In the Part One of this blog I discussed the problems that can be posed by attitudes to ‘To Do lists’, especially in the workplace, when people find themselves labouring under the burden of excessive stress. We looked at the possible adverse reactions and counter productive effects that the spectre of increasingly overloaded ‘To Do lists’ can have.

In this second part I wish to offer some thoughts intended to break the cycle of negative thinking surrounding 'To Do' lists, and help to overcome the inertia caused when the effects of stress begin to dominate the working day.

If faced with a list of, say, 30+ items people can become overwhelmed before they even get going. If items on a list cannot be done this morning, or today, reduce the list to things that can so creating a 'Day List'. Its much better to focus on a five or ten point list that is getting done rather than a huge raft of things that are not. This may seem like a small ‘mind game’ but it works. If we concentrate on what we are achieving as opposed to what is yet to be achieved, it can have a significant effect.

Make sure the list is made up of items and not concepts. The items have to be 'do-able' and not open ended. There is no point including 'Return all my calls' if it's never going to happen. To avoid having items lingering on the list from one day to another, break it down by, the case of telephone calls, itemising exactly who is going to be called. If an item is unrealistic or unlikely to get done then it does not go on the list.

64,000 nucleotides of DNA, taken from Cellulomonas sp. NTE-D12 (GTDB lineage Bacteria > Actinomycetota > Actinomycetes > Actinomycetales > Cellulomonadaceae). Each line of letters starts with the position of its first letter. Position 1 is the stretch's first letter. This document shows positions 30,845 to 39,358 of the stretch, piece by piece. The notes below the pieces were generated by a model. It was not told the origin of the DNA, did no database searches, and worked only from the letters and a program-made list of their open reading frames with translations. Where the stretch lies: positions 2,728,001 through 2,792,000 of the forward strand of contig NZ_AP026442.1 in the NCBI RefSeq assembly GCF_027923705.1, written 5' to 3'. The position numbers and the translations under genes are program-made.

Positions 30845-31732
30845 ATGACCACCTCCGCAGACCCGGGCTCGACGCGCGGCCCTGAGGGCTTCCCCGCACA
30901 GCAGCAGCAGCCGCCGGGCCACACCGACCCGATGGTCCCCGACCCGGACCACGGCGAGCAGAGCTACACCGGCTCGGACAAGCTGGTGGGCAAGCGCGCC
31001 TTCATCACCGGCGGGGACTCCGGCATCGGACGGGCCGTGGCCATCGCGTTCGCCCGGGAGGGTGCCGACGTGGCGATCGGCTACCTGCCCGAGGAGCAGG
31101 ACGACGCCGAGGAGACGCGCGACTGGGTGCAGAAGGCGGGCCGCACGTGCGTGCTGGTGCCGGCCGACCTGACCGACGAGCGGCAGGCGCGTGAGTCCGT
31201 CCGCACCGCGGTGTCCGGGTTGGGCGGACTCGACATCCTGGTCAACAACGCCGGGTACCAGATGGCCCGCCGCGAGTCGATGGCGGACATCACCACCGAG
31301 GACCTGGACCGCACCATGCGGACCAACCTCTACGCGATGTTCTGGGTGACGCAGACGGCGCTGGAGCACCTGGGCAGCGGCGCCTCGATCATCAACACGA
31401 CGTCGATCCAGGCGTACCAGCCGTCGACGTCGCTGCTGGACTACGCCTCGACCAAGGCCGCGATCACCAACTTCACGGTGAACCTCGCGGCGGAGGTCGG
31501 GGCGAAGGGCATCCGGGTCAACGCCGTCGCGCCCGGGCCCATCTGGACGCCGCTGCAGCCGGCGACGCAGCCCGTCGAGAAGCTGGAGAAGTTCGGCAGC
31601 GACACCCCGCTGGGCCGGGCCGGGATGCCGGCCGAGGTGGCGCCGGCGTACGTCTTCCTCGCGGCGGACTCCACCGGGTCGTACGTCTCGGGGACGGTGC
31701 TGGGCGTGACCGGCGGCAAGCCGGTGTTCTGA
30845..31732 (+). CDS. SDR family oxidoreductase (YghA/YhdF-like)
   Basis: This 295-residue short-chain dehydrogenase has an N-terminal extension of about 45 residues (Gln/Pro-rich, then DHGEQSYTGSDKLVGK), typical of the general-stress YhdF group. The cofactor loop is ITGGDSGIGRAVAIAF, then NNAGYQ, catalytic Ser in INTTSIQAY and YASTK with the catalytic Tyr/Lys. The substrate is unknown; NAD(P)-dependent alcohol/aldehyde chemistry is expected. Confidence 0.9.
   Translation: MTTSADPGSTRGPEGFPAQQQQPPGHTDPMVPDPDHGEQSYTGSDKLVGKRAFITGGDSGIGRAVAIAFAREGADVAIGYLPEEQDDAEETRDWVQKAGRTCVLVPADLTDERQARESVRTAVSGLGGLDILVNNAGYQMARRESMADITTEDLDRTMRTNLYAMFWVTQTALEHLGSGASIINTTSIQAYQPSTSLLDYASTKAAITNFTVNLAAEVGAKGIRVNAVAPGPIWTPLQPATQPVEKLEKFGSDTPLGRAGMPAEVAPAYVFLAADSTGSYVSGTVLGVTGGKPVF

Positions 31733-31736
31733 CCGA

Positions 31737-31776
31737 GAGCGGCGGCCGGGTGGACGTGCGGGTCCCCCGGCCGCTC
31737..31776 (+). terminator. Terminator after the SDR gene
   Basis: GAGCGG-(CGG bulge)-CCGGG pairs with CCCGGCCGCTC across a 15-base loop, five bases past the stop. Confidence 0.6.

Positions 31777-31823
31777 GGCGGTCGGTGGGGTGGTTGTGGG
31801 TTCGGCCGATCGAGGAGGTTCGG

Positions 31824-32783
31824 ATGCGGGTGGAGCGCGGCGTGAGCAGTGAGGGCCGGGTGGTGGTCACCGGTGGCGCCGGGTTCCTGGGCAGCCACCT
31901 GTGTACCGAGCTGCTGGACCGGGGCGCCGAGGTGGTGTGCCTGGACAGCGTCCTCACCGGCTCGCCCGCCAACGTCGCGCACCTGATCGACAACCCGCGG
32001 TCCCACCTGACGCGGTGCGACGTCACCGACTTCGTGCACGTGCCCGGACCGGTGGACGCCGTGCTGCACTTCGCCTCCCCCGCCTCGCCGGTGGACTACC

Too obvious? ‘To Do lists’ can be so intimidating for some people that an emphasis on being single minded about tackling the items one at a time is essential. Multi-tasking, a buzz phrase of the age, is all well and good, but if we need to break the cycle of negative thoughts that cause inertia, dealing systematically with each task in hand is a great way of breaking the psychological log jam.

Delegation is too large a topic to include in any detail here but in a larger organisation it’s vital to employ this essential management skill.

This is closely linked to successful delegation, so let’s be sure what ‘done right’ means. Does it mean, done the way I like/want it? Would someone else’s way be just as good? We have to be able to work around different work techniques so becoming more flexible and therefore more effective managers. Often someone else’s way may well get the job done – we may have to accept that our way is only a right way, and not necessarily the right way.

Think carefully about what needs to be done in order of precedence. Forget the ‘but I need to do it all’ thing. That’s not been happening so why should today be any different? So prioritise, and push off the day list that which does not need doing immediately.

These suggestions are not meant as a blueprint to fundamentally change working practice but rather to help kick start a different mind-set. Although an alternative perspective is what may be required, it still has to come from within each individual in a way that best suits them if the battle against stress is to be effective over time. One such perspective is to take back control over how we tackle our working day, and if in order to do so we need to get back to basics, then so be it.

Alan Keyse

Author's Bio: 

Business and Life Coach specializing in helping client's to develop Emotional Intelligence skills through coaching and mindfulness techniques